Residential Mortgages – Purchase and Remortgage

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Your home is likely to be the biggest purchase you will ever make, so it is vital to understand the true costs. Not many people have the cash to buy a house outright. A residential mortgage is a long term loan to enable you to afford buy a property.

People like mortgages because it feels safer knowing what your mortgage payment is going to be rather than the vulnerability of renting where the bills are within your landlord’s control, along with how long you live there for.

While choosing a new home and putting your personal stamp on it is fun, mortgages are the necessary bit – but it is important to understand them.

A residential mortgage is secured against the home to secure the mortgage lender’s funds. If you default on your monthly repayments, you could lose your home – another reason to understand the nitty-gritty before you choose your mortgage.

There are three main types of residential mortgage:

  • Fixed rate mortgages – offer fixed monthly repayments for a specified number of years, usually between 2 and 5 during the fixed rate. Your payments will not increase if interest rates rise, but in turn you will not benefit from lower payments as a result of falling interest rates
  • Variable mortgages – your monthly payments will vary as the interest rate is set by the mortgage lender. The cost of your mortgage is likely to increase or decrease from the initial rate
  • Tracker mortgages – repayments are aligned with the base rate of interest set by the Bank Of England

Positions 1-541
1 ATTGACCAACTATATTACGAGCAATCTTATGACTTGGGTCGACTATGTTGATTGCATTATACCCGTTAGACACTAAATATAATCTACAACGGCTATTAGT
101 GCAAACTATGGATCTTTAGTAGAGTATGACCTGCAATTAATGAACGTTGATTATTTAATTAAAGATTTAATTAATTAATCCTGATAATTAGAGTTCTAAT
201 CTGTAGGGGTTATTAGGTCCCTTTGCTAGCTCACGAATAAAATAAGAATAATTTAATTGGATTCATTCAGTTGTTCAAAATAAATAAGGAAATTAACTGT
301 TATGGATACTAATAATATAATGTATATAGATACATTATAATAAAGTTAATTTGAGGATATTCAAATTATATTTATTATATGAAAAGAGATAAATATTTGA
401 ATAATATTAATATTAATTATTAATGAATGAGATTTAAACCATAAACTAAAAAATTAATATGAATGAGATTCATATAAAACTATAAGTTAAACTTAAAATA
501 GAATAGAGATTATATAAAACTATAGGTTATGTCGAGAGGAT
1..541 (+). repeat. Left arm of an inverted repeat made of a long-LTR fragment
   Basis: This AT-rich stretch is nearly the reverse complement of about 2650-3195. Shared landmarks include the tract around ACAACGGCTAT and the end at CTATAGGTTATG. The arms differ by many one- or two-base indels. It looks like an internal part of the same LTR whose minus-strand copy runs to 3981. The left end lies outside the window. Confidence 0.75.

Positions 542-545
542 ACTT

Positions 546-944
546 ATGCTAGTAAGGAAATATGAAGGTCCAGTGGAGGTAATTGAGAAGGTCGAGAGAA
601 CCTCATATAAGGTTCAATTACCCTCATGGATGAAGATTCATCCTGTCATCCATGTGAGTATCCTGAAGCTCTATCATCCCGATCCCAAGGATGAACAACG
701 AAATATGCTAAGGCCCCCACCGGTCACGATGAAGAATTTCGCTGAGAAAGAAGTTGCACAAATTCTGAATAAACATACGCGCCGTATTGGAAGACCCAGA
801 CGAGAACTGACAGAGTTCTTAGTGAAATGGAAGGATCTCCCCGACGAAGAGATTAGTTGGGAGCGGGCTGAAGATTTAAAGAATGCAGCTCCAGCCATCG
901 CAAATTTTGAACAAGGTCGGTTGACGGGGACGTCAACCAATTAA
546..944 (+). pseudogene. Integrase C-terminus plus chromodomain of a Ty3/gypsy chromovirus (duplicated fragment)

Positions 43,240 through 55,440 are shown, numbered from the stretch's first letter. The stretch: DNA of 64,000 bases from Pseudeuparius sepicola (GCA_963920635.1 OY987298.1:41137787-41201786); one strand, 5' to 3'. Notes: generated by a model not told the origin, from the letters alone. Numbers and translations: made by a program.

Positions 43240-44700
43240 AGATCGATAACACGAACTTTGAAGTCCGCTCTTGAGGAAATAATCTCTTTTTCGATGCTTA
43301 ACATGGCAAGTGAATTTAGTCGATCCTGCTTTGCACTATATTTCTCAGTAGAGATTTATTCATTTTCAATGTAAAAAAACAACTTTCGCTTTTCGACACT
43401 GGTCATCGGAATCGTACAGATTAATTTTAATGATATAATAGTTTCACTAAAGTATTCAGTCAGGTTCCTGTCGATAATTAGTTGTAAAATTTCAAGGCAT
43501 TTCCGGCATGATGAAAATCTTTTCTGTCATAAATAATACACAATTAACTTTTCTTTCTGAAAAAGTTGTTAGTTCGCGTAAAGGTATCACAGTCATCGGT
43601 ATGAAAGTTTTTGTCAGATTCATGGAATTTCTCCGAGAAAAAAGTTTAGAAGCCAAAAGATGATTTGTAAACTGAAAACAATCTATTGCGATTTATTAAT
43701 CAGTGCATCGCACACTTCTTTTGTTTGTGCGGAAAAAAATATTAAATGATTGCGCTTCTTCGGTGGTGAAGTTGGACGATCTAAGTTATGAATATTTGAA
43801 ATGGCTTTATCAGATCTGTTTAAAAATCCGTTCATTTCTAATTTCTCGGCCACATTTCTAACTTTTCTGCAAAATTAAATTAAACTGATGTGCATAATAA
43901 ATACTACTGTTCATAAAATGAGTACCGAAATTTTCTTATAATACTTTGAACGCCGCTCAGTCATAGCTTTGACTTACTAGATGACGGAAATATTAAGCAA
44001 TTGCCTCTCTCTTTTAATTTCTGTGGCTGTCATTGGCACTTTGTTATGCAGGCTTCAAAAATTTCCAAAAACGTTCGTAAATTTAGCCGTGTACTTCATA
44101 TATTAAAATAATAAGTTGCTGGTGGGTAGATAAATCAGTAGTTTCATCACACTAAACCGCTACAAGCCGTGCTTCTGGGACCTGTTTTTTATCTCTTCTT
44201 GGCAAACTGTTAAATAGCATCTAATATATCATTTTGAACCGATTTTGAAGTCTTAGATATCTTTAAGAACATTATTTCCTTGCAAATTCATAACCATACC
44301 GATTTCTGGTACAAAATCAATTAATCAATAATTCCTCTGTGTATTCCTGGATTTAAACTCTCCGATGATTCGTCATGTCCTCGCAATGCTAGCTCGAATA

Each type of residential mortgage requires a cash deposit, which is usually around 5 – 40% of the property value.

First time buyers can often benefit from a lower deposit requirement of around 5%, through schemes such as Help To Buy.


Loan to value ratio (LTV)

The amount borrowed set against the value of the property, the LTV is key to a residential mortgage rate.

LTV is particularly important for newbies taking their first tentative step onto the property ladder. First time buyers may not have much of a deposit, so the LTV needed will likely be high.

If a property costs £200,000 and you have a deposit of £40,000, you will need a mortgage of £160,000. This is an LTV of 80%.

LTVs of 85% or lower are regarded as low, whereas 90% and above are considered to be high. The lower the LTV, the lower the risk for the mortgage lender, resulting in a better interest rate for the borrower.


Remortgaging with a residential mortgage

If you already have a residential mortgage, you can choose to switch to a new version by remortgaging. Mortgage lenders need to entice customers away from their competitors so they are are continuously introducing new deals onto the market to offer more mouth-watering opportunities. This could mean you get a better rate of interest and lower monthly repayments if you remortgage.

If you want to remortgage to a cheaper rate, start looking around 16 weeks before your rate ends.

You have to pay a fee for switching your mortgage, so check that this fee is less than any savings you may make before you sign the dotted line.